Broke Millennial Takes On Investing
“You are grown up enough. You are smart enough,” Erin Lowry assures readers in the opening of Broke Millennial Takes on Investing. In this savvy yet pragmatic guide on investment and cultivating wealth, the many myths that keep millennials from investing are dispelled. Filled with honesty, empathy, and realistic advice, this book will give you the confidence to plan for your financial future. With Lowry’s help, you’ll be able to afford that avocado toast without guilt or breaking the bank.
Quit Like a Woman
In Quit Like A Woman, Holly Whitaker—the founder of the Tempest Sobriety School—examines what it means to live in a world obsessed with alcohol and the power of making mindful choices. With bravery and sincerity, Whitaker unpacks the contradictions of our culture’s infatuation with health and wellness and its failure to reckon with the way narratives of addiction are often pushed to the margin. Quit Like a Woman is a memorably relatable and enlightening account of one woman’s journey toward sobriety.
It feels like a day doesn’t pass without someone complaining about millennials. The generation known for surviving the awkward transition from the 90s to the early aughts, millennials have, in many ways, gotten the short end of the stick (student loan debt, the gig economy, being blamed for killing canned tuna, etc.). And yet, the generation that baby boomers (and honestly, sometimes Gen X) love to hate on continues to find new ways to reimagine the world they’ve inherited, to dream bigger, and thrive. If you’re a millennial (aka anyone born between 1981 and 1996), then you know exactly we’re talking about. As they say online and off, the struggle is real.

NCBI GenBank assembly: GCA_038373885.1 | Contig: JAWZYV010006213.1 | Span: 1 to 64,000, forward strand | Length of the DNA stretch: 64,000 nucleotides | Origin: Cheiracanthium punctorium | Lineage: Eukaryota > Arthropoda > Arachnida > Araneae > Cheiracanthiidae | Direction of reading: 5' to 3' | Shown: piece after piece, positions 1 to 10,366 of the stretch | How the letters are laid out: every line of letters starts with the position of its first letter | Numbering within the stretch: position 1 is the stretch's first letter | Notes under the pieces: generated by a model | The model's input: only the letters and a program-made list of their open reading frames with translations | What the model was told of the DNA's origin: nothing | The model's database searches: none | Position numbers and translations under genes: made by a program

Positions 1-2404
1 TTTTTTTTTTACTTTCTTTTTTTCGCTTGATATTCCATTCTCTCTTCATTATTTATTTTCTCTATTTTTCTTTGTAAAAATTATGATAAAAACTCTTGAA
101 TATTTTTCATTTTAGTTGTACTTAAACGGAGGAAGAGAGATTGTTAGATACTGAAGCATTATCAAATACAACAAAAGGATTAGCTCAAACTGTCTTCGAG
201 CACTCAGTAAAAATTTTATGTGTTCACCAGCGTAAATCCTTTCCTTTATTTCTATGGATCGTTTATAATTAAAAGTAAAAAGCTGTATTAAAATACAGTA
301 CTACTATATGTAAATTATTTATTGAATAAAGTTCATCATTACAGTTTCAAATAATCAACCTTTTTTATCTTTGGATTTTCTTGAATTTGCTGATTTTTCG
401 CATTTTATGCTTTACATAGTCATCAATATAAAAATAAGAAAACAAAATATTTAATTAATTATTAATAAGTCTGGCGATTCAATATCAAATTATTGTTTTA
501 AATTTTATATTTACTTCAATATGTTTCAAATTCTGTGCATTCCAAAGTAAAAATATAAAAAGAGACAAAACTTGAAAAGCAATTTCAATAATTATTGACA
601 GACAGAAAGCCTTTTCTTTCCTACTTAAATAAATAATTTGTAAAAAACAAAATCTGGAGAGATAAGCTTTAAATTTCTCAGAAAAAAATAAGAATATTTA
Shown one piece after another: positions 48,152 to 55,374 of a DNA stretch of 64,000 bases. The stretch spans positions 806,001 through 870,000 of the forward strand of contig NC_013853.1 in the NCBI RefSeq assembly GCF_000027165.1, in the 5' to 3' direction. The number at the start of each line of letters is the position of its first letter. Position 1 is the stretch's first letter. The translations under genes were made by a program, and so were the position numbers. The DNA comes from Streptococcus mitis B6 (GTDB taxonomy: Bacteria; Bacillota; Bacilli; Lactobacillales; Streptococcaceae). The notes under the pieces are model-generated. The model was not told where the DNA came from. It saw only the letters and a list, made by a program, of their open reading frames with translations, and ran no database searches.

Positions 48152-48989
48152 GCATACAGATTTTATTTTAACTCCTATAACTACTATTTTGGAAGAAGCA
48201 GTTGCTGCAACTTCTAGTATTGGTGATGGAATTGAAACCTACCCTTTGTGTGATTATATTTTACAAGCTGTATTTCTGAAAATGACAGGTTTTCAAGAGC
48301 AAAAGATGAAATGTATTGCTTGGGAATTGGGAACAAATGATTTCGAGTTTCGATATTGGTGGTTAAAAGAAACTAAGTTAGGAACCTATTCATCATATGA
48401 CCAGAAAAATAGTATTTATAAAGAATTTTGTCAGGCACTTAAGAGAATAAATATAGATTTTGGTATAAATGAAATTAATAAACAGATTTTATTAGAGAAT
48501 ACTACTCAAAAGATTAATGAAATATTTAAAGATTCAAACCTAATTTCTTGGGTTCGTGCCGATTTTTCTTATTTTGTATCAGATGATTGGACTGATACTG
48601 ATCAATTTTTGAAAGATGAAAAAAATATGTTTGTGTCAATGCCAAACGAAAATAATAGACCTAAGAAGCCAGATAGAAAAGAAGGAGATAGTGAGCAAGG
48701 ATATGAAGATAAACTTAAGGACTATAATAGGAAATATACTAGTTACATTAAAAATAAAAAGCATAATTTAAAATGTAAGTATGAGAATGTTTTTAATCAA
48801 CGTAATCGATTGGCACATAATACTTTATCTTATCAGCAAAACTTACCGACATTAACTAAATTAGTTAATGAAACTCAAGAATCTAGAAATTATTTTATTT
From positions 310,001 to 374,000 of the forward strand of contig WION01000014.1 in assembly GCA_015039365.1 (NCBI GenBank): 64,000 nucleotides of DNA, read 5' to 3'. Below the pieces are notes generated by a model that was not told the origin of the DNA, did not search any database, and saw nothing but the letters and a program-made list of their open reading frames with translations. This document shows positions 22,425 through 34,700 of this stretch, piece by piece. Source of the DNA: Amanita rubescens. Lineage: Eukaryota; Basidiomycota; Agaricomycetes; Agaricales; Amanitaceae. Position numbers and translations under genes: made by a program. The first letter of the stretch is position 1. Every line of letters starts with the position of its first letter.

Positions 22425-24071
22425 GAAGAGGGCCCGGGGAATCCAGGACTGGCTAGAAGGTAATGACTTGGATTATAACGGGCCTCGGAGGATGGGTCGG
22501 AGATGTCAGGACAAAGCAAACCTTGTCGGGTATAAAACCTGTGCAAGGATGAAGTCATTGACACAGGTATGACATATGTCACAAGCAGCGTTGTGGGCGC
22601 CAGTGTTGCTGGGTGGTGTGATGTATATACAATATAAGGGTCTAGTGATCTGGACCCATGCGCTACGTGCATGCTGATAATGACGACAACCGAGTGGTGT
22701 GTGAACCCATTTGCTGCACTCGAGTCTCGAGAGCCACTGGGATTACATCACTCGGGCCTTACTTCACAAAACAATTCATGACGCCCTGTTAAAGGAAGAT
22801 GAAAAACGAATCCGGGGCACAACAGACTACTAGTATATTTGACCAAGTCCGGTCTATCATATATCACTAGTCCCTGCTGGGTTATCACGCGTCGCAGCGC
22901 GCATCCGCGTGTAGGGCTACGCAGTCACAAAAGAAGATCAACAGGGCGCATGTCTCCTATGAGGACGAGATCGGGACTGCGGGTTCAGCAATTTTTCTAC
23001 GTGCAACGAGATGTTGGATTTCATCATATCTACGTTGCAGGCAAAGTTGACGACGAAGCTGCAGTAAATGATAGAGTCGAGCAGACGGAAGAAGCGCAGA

But living your best life in the wake of climate change, anxiety-inducing newsfeeds, and forever-shifting political landscapes, and being the scorned generation isn’t impossible. Despite what economists have told you, you can be real, manifest that glow-up you’ve been waiting for, and have your avocado toast and eat it too. Believe us.
Here’s a list of reads that prove that the proverbial dream is real.
Featured image: @Sandal via Twenty20